Redeeming an ancient sin
As clients of the Moulton Foundation for which Lindy Caton works, Ulwa, Adhah and Seelah are ancient and mysterious crones indeed, considered gypsies by many in Acheron (pronounced Ash Run), Louisiana. Early on, Lindy realizes that the almost helpless Ulwa is, well, actually Eve, of Eden fame, and that her two sidekicks have accompanied her down through the ages to assist her in her unknown fate. Mainly this appears to be a rock - hard resistance to the eternal blandishments of Cain, who also has survived through five millennia, pursuing his mother, once even saving her in the Flood, when Noah wouldn't.
A remarkable first novel, Cain's Version is a mysterious retelling of the time when humankind left animal instinct behind and took on responsibility for their own actions. As told here, God is mostly absent, and Adam only a little less so. These authorial choices sometimes reduce the drama to little more than cosmic cases of a perdurable Oedipal complex and sibling rivalry. In demanding his mother's love back, Cain calls for a change of mind that is more than the addled old woman can offer. In the process, he recommits (upon a surrogate Abel) the murder that caused all the trouble in the first place - and with no more guilt about it.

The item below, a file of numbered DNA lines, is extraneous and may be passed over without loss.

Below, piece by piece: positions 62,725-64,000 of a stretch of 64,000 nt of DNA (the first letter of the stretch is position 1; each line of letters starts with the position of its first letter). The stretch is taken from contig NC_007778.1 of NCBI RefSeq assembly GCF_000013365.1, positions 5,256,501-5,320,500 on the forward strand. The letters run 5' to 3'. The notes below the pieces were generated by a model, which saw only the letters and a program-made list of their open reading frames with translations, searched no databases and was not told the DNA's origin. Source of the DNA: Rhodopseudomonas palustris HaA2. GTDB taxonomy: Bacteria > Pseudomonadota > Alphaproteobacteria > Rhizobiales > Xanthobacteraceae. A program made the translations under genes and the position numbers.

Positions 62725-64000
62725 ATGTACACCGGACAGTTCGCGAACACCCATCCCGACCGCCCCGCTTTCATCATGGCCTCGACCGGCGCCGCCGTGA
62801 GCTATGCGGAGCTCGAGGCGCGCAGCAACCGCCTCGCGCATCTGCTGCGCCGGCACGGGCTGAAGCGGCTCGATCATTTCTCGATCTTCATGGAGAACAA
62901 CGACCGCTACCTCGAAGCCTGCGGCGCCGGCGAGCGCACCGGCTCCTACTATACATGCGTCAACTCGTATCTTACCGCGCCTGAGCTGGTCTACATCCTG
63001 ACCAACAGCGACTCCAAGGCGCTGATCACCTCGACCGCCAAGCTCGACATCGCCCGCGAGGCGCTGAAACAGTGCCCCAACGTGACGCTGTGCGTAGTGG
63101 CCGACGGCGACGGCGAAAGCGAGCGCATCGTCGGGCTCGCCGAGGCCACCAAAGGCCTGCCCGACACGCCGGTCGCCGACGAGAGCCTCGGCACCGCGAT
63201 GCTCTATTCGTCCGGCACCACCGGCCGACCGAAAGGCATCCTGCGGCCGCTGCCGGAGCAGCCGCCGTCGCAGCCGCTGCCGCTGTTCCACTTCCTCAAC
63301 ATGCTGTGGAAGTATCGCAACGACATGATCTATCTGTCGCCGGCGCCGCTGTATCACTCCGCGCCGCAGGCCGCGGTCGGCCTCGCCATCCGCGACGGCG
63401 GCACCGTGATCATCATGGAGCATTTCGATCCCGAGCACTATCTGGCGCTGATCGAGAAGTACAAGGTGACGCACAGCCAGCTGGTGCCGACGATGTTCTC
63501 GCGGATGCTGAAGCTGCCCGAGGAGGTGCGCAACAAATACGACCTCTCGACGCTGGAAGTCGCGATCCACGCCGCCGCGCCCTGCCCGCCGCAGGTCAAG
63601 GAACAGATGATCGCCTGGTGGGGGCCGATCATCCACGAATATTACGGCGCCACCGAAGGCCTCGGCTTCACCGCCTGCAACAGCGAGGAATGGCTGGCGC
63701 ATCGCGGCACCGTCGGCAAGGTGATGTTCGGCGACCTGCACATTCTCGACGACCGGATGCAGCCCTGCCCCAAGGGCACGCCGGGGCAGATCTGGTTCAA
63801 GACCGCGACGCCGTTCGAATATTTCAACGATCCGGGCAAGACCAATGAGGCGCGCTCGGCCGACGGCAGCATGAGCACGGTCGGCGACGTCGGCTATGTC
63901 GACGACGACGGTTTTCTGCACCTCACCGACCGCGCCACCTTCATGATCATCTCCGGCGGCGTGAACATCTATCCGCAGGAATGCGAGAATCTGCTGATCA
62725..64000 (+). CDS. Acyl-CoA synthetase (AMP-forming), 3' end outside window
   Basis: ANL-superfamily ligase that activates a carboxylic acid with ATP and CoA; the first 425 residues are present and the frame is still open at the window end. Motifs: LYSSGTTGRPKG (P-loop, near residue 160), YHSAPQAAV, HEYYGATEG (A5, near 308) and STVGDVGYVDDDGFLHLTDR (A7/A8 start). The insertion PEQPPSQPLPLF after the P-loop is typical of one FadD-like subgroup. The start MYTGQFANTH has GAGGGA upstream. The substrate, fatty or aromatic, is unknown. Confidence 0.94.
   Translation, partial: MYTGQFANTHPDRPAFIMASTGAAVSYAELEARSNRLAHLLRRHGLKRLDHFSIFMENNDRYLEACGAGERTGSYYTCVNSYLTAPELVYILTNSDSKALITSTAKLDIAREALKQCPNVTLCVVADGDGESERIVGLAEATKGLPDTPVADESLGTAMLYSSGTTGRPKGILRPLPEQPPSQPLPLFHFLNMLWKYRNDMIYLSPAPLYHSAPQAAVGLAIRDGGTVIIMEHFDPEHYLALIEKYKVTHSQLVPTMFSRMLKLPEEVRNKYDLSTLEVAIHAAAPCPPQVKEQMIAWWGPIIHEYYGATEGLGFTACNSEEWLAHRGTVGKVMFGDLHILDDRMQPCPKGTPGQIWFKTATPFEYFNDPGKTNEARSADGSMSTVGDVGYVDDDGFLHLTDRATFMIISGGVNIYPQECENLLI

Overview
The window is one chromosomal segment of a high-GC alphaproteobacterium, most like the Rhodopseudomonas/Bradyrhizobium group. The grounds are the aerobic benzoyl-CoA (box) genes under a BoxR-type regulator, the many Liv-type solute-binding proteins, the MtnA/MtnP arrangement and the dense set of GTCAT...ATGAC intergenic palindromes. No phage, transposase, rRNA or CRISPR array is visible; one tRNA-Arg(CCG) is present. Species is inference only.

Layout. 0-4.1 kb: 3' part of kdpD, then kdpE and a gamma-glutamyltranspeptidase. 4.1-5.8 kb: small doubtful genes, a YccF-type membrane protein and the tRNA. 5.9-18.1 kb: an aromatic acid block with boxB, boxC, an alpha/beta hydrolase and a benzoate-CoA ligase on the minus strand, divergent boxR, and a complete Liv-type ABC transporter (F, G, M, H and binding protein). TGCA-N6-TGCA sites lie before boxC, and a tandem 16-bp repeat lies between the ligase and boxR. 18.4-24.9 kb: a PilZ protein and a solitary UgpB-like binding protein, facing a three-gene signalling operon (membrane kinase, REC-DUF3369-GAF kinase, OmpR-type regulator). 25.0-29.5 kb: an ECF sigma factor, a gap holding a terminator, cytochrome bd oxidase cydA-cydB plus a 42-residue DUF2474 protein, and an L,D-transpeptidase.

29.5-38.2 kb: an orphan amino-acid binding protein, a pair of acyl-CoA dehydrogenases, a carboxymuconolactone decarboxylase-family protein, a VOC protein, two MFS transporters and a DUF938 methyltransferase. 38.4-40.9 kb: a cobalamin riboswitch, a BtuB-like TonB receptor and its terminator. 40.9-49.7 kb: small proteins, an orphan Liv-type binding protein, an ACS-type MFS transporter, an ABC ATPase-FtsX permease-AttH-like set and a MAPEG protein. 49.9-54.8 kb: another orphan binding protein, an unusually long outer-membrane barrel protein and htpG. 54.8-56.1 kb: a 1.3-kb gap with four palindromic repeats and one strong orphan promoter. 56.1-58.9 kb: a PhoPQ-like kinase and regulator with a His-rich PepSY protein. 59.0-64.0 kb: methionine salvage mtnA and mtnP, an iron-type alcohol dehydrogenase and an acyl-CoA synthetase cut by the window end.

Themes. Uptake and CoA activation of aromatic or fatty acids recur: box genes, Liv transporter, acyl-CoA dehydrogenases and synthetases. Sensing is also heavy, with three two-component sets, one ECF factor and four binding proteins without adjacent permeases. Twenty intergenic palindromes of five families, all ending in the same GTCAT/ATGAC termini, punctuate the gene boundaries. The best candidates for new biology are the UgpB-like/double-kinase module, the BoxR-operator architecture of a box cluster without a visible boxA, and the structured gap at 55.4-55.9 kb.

Lindy, the 21st - century anchor to the drama, has recently moved to Acheron to be near her elderly father. She still has issues with her own mother, who deserted the family for a lover. The emotional impact of her father's death and the reappearance of her ex - husband perhaps account for her over - ready acceptance of this magically realistic state of affairs.
Frank Durham is a retired Tulane University physics professor who honed his writing at the Sewanee Writers Conference. Invocation of the "singing of the story," and "the world beyond here and beside now" lends his debut novel the requisite mythical atmosphere, and an environmental jolt at the end adds relevance. One of "the tribe of tellers," Durham comes up with the occasional shot of undeniable truth ("You know how much like hope a dream can be."). And that's really all a reader can demand of an author.
Maude McDaniel writes from Cumberland, Maryland.